(Yicai Global) Dec. 10 -- The Shanghai, Shenzhen and Hong Kong stock exchanges have agreed a detail arrangement for the inclusion of dual-class shares in their respective stock link programs and aim to have rules allowing mainland investors to buy into Hong Kong-listed companies around the middle of next year.
The trio announced the plans in a joint statement yesterday.
Companies with dual-class shares, or weighted voting rights, issue stock with different degrees of voting power -- typically to ensure a company's founders retain control without having to hold the bulk of shares after going public. They are common among tech firms and startups.
Hong Kong changed its rules to allow companies using the structure to list there in April, as it vied to attract lure top tech firms away from the exchanges on the mainland and in the United States. Some saw it as the biggest change in the bourse's 25 year history, but officials on the mainland wanted to keep those stocks out of the Shanghai and Shenzhen-Hong Kong Stock Connect programs, as mainland investors needed time to become familiar with how WVR companies work.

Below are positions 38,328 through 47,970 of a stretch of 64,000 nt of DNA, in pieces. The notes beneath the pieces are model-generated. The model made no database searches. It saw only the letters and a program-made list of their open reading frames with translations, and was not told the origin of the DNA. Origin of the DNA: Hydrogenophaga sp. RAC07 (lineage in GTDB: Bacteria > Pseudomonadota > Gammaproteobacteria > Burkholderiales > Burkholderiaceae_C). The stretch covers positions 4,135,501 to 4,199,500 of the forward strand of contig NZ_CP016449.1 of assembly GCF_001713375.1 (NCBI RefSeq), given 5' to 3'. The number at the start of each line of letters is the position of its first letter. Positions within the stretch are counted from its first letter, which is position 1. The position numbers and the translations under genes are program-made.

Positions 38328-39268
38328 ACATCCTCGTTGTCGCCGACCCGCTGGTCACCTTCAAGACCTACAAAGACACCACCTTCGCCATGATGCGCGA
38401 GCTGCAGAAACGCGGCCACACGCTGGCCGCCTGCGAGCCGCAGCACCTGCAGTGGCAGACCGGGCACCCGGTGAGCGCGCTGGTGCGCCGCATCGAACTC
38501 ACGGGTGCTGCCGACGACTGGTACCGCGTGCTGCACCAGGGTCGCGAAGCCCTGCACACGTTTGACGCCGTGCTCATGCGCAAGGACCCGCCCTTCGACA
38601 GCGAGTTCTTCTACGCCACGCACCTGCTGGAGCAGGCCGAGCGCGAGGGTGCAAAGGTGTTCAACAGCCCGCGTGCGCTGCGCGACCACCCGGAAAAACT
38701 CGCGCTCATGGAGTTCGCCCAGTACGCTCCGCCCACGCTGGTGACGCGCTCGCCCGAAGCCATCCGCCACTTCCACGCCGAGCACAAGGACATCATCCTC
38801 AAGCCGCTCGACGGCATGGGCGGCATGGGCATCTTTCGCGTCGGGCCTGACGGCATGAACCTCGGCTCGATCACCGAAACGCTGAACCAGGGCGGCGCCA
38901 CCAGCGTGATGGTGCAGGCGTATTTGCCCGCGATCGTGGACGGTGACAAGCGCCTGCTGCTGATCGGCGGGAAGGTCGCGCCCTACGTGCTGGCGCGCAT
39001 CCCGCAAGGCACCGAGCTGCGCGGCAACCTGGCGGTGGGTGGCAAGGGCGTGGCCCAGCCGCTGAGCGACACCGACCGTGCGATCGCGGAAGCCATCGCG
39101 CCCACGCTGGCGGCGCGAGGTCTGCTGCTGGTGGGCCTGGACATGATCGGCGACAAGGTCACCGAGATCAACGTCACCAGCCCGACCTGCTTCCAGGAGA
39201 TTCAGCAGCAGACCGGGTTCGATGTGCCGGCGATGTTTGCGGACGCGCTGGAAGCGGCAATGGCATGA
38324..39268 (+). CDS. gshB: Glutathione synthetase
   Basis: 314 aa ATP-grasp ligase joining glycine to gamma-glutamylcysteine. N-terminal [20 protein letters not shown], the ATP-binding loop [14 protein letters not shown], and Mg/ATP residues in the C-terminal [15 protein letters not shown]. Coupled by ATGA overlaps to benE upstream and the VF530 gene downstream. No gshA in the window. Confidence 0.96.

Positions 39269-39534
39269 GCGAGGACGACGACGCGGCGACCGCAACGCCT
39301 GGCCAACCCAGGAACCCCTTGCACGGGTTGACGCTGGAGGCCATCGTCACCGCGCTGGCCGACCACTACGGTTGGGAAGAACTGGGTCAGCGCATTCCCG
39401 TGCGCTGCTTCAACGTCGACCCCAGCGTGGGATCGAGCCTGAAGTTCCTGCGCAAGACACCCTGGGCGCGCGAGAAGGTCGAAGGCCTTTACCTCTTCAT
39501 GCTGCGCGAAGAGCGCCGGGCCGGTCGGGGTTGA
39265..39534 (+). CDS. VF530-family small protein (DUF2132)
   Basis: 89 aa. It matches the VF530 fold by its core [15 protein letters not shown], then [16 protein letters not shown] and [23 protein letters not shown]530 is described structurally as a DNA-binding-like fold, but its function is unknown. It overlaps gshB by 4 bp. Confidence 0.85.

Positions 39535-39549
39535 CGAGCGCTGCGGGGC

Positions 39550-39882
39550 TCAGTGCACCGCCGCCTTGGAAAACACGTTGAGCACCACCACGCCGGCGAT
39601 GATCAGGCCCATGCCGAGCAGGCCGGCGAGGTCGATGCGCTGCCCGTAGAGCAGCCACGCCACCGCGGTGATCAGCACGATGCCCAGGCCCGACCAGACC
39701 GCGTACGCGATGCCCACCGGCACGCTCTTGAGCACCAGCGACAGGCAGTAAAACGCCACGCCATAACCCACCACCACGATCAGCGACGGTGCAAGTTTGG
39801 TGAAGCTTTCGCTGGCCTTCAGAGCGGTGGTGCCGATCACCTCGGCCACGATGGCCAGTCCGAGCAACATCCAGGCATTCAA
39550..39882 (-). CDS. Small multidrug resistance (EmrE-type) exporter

Tech giant Xiaomi and Meituan Dianping, the world's largest on-demand services provider, both listed in Hong Kong following the rule change, and are looking likely to become targets for southbound traders -- those on the mainland who buy into Hong Kong-listed companies -- once the three bourses finalize rules for dual-class share trading.
Shares in both of those companies have tumbled since their initial public offerings. Xiaomi has lost almost 20 percent to date, while Meituan has retreated nearly 22 percent.
Editor: James Boynton